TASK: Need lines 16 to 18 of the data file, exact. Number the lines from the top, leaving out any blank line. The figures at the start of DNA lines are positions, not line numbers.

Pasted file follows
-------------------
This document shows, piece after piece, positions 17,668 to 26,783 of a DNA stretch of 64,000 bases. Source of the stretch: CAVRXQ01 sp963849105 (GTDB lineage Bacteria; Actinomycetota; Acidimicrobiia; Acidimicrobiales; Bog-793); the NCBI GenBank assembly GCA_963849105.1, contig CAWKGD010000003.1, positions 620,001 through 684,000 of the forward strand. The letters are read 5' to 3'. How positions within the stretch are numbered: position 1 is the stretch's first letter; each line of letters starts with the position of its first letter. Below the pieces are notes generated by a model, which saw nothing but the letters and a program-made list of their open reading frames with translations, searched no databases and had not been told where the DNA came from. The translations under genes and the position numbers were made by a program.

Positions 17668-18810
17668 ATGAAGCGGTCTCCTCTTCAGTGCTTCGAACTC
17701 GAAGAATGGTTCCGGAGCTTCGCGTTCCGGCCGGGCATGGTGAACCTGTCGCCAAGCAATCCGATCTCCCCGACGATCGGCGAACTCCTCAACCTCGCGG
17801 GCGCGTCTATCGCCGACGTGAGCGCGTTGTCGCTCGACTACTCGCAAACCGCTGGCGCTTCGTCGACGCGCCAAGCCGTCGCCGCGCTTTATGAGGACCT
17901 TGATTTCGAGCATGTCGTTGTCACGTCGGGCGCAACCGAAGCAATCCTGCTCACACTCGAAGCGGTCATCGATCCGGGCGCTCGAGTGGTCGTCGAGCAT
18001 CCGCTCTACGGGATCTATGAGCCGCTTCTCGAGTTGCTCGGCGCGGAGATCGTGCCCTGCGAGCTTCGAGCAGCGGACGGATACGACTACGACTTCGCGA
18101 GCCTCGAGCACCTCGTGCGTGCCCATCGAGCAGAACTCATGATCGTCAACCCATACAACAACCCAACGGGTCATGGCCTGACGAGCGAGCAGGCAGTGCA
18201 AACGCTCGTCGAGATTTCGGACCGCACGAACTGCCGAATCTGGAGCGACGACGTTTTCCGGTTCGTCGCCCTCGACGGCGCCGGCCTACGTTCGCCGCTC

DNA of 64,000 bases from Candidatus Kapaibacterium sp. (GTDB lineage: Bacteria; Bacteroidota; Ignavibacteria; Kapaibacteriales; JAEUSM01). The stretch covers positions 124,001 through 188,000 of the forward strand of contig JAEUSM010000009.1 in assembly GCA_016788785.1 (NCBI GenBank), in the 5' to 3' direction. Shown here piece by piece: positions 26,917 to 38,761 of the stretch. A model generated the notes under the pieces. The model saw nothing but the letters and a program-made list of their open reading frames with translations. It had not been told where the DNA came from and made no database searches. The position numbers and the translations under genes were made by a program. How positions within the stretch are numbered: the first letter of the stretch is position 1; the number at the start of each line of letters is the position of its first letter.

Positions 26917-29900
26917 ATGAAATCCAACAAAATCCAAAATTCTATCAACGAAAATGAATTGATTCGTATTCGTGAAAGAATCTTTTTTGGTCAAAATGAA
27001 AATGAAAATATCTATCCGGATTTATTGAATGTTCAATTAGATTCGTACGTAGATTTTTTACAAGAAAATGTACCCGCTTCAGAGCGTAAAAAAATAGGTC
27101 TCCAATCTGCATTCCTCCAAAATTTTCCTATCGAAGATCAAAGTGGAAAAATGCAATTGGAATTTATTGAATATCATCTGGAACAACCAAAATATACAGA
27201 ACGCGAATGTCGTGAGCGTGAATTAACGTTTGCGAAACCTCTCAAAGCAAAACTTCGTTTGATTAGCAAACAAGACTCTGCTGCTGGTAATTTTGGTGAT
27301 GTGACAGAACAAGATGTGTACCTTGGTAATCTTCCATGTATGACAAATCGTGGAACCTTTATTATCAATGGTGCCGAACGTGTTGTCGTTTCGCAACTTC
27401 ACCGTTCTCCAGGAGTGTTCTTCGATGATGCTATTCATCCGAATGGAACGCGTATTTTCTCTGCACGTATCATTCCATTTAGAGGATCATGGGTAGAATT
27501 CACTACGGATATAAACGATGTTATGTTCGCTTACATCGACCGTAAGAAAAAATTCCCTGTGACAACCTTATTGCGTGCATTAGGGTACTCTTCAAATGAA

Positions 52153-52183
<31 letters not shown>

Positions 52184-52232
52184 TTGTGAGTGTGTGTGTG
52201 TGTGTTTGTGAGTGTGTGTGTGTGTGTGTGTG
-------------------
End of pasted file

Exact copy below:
27301 GTGACAGAACAAGATGTGTACCTTGGTAATCTTCCATGTATGACAAATCGTGGAACCTTTATTATCAATGGTGCCGAACGTGTTGTCGTTTCGCAACTTC
27401 ACCGTTCTCCAGGAGTGTTCTTCGATGATGCTATTCATCCGAATGGAACGCGTATTTTCTCTGCACGTATCATTCCATTTAGAGGATCATGGGTAGAATT
27501 CACTACGGATATAAACGATGTTATGTTCGCTTACATCGACCGTAAGAAAAAATTCCCTGTGACAACCTTATTGCGTGCATTAGGGTACTCTTCAAATGAA